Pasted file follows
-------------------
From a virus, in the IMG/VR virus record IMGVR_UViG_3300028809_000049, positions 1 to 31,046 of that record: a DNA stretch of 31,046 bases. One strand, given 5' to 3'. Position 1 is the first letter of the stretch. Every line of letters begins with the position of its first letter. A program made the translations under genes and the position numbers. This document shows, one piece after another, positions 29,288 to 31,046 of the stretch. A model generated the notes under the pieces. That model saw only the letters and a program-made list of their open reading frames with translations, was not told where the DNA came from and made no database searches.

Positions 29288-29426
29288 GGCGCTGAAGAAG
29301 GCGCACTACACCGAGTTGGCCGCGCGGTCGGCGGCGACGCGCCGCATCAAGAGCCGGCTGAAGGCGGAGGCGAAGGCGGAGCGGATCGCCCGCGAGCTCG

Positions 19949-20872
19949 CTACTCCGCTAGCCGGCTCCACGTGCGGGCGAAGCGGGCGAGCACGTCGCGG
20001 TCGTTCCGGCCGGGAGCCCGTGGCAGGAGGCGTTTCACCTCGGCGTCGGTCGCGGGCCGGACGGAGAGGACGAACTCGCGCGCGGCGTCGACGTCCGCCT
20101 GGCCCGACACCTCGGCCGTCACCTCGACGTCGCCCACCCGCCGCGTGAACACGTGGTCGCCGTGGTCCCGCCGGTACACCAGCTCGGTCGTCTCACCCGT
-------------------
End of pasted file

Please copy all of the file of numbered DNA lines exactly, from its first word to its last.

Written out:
From a virus, in the IMG/VR virus record IMGVR_UViG_3300028809_000049, positions 1 to 31,046 of that record: a DNA stretch of 31,046 bases. One strand, given 5' to 3'. Position 1 is the first letter of the stretch. Every line of letters begins with the position of its first letter. A program made the translations under genes and the position numbers. This document shows, one piece after another, positions 29,288 to 31,046 of the stretch. A model generated the notes under the pieces. That model saw only the letters and a program-made list of their open reading frames with translations, was not told where the DNA came from and made no database searches.

Positions 29288-29426
29288 GGCGCTGAAGAAG
29301 GCGCACTACACCGAGTTGGCCGCGCGGTCGGCGGCGACGCGCCGCATCAAGAGCCGGCTGAAGGCGGAGGCGAAGGCGGAGCGGATCGCCCGCGAGCTCG

Positions 19949-20872
19949 CTACTCCGCTAGCCGGCTCCACGTGCGGGCGAAGCGGGCGAGCACGTCGCGG
20001 TCGTTCCGGCCGGGAGCCCGTGGCAGGAGGCGTTTCACCTCGGCGTCGGTCGCGGGCCGGACGGAGAGGACGAACTCGCGCGCGGCGTCGACGTCCGCCT
20101 GGCCCGACACCTCGGCCGTCACCTCGACGTCGCCCACCCGCCGCGTGAACACGTGGTCGCCGTGGTCCCGCCGGTACACCAGCTCGGTCGTCTCACCCGT